People do better work when they feel appreciated and valued. That’s why it’s important to recognize and reward employees for their efforts and contributions.
Many companies talk of being employee engagement recognition catalysts. Bonusly is a bit different. My chat with their CEO reveals their focus on how they can be a good fit into an already existing culture. To insure their customers attain their goals, Bonusly has a customer success teams. In addition, I love the add-on of training for leadership to make sure they are utilizing these tools to the fullest. Smart!
If you didn’t catch it this week, a job board executive came out with how often you should be promoted early in your career. Basically, he said it should be every three years. Do you agree?
Many companies plan to boost employee engagement in 2019. With benefits for both employees and employers, the strategy is easy to understand. What’s more, a strong employee recognition program can set your company apart in a tight job market.
We've reviewed the trajectory of Workforce planning for ages: Employee Recognition gave way to Employee Engagement which is now being called Employee Experience. These phrases more-closely resemble buzz words but there is a distinction to be made in the verbiage.
I’m fortunate to work for really great owners that genuinely care about our team members. But at the same time, they’re business people. They don’t do it just to make themselves feel good, or to be charitable. Business needs to operate profitably, otherwise we’re all in trouble. Bottom line, if we pay you to do a job, you’re important. But is that enough?
3 Lessons on Employee Recognition from David Novak
Employees shouldn’t have to fight for recognition. When an employee does something excellent, it should be acknowledged. “No news is good news” isn’t a recognition program. Organizations must also understand that, if employees only see the same one or two people being recognized, it can come across as favoritism.
As I enter my tenth year in the Human Capital Management space, I figured it would be beneficial to my readers to reflect on how our industry has (and has not) evolved over the last decade's time.
* The following scenarios are built on real life business engagements. The names have been changed to protect the innocent.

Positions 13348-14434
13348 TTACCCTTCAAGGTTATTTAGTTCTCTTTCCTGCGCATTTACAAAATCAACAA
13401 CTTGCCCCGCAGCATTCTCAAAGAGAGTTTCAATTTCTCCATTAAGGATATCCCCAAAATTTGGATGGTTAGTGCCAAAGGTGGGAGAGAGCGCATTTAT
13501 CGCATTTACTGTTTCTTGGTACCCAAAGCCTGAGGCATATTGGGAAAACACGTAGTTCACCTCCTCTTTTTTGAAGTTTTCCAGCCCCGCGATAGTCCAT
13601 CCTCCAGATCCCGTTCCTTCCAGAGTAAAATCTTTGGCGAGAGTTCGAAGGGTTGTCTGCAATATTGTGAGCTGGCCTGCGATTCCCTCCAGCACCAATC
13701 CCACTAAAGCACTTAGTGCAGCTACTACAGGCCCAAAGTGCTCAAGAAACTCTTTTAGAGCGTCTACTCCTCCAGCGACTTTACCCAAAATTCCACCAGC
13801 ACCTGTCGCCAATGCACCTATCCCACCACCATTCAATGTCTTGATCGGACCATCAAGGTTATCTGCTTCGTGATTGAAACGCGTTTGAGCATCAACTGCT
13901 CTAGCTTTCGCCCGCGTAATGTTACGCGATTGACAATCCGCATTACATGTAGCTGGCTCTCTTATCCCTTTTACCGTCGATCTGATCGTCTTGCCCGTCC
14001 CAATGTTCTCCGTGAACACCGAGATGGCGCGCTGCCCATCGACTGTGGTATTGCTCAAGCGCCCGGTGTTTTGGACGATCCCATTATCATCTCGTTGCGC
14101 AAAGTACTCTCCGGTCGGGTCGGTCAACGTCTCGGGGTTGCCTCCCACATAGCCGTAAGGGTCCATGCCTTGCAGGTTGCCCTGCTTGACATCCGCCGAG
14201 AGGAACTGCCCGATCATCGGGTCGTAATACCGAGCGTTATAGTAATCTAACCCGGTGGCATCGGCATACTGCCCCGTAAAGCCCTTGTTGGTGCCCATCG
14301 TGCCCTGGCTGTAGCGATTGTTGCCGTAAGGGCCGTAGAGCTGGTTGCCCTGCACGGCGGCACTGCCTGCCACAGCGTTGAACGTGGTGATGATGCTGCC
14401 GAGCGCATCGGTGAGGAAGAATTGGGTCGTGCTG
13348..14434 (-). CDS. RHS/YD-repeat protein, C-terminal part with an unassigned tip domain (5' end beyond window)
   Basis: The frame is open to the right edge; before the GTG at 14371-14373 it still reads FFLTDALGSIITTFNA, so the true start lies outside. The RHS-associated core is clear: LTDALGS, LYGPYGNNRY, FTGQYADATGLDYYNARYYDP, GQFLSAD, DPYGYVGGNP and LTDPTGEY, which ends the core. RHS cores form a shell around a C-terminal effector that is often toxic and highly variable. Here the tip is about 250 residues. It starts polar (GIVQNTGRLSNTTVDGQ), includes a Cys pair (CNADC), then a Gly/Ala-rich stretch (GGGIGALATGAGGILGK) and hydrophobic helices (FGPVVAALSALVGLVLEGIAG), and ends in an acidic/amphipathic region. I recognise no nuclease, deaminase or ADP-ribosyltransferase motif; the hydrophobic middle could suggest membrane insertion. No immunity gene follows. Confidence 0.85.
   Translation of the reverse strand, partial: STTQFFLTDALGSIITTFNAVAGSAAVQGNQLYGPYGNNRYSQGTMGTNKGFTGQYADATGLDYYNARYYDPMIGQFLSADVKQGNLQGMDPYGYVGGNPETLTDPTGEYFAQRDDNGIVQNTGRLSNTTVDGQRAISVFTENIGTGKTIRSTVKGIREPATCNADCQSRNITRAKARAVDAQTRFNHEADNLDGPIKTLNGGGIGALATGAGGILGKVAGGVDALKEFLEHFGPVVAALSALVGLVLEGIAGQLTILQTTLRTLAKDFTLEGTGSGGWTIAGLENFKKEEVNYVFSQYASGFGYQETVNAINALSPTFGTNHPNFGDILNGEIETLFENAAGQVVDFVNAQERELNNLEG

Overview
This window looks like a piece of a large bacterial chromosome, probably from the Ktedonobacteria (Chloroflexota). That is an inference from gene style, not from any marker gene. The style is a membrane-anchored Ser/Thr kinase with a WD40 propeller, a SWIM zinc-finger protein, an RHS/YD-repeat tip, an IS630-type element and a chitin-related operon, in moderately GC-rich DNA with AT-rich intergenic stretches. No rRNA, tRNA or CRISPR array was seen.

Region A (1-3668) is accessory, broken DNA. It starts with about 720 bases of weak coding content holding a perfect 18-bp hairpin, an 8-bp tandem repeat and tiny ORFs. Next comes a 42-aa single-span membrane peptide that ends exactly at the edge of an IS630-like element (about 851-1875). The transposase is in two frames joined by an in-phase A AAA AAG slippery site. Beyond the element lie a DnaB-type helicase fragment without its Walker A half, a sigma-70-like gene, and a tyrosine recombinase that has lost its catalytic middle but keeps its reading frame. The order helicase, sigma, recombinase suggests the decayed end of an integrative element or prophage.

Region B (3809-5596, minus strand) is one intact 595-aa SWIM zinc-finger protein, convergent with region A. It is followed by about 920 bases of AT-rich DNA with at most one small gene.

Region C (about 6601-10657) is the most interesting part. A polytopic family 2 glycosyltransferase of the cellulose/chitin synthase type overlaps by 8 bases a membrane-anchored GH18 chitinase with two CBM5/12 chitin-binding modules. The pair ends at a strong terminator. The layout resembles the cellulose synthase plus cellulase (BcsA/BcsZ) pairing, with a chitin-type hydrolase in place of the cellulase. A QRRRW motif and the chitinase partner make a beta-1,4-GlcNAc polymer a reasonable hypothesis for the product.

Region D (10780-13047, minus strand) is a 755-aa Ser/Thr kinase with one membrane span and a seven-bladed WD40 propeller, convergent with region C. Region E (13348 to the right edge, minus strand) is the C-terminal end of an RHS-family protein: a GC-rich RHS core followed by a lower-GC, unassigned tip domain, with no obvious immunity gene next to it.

This past week, we had an amazing celebration at work!! We had two Team Members retire, which isn’t common at our company. We’re so fortunate to have a great culture where people work for us for many years. It’s a true anomaly in today’s workplace environment, but it’s a true differentiator for us.
Business literature is filled with all the reasons performance reviews just don’t work, but maybe part of the issue is that we aren’t addressing the real needs of the employees. Yes, they appreciate a positive comment from their manager. Employees do want an annual or semi-annual sit down to talk about your view of their performance and to set goals for the next year. They want to know where the company is going and how they fit into the big picture.
Recognize This! – We all have the ability to create more human workplaces for ourselves and those around us, simply by saying thank you.
When was the last time your employer recognized you for a job well-done?
When was the last time your supervisor said “Thank you”?
How did it make you feel when you received the recognition?
How do you feel when you don’t?
Creating a culture of appreciation at your organization can have an enormous impact on talent management, engagement and retention.
Adapting workplace traditions to fit today’s needs
Our world is dramatically different than it was only a decade ago. Today’s workplace sees a mix of ages, ethnicities, and creeds, not to mention a workforce that is splintered between on-site employees, freelancers and log-in remote workers.
Creating workplace traditions that increase employee retention
It’s no secret that engaged employees tend to stay on the job longer. The question then becomes one of just how to get employees engaged so they will stick around. Even with incentive programs like 401K’s, many workers are so disenfranchised that they are willing to leave money on the table and simply move on to greener pastures.